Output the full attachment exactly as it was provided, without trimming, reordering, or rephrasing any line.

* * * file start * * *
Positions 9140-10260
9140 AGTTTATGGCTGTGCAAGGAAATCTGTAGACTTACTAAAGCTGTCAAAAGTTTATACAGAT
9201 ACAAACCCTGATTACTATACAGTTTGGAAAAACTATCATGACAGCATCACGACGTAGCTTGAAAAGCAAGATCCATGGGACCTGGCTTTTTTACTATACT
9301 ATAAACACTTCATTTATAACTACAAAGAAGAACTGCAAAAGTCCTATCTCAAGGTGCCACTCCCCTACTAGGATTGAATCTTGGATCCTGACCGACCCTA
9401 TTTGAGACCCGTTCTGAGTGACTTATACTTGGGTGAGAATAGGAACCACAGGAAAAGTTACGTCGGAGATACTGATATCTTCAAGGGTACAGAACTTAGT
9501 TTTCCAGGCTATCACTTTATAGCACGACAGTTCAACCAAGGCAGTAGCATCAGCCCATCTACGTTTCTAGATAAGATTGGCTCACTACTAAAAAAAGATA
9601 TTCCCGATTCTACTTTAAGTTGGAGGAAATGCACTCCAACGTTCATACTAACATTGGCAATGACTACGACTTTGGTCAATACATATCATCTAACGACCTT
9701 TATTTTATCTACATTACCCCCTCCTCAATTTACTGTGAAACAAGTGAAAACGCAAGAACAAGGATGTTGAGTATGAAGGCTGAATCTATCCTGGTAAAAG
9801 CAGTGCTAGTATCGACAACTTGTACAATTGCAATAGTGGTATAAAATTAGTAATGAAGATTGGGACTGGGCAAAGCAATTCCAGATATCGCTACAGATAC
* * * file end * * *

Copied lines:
Positions 9140-10260
9140 AGTTTATGGCTGTGCAAGGAAATCTGTAGACTTACTAAAGCTGTCAAAAGTTTATACAGAT
9201 ACAAACCCTGATTACTATACAGTTTGGAAAAACTATCATGACAGCATCACGACGTAGCTTGAAAAGCAAGATCCATGGGACCTGGCTTTTTTACTATACT
9301 ATAAACACTTCATTTATAACTACAAAGAAGAACTGCAAAAGTCCTATCTCAAGGTGCCACTCCCCTACTAGGATTGAATCTTGGATCCTGACCGACCCTA
9401 TTTGAGACCCGTTCTGAGTGACTTATACTTGGGTGAGAATAGGAACCACAGGAAAAGTTACGTCGGAGATACTGATATCTTCAAGGGTACAGAACTTAGT
9501 TTTCCAGGCTATCACTTTATAGCACGACAGTTCAACCAAGGCAGTAGCATCAGCCCATCTACGTTTCTAGATAAGATTGGCTCACTACTAAAAAAAGATA
9601 TTCCCGATTCTACTTTAAGTTGGAGGAAATGCACTCCAACGTTCATACTAACATTGGCAATGACTACGACTTTGGTCAATACATATCATCTAACGACCTT
9701 TATTTTATCTACATTACCCCCTCCTCAATTTACTGTGAAACAAGTGAAAACGCAAGAACAAGGATGTTGAGTATGAAGGCTGAATCTATCCTGGTAAAAG
9801 CAGTGCTAGTATCGACAACTTGTACAATTGCAATAGTGGTATAAAATTAGTAATGAAGATTGGGACTGGGCAAAGCAATTCCAGATATCGCTACAGATAC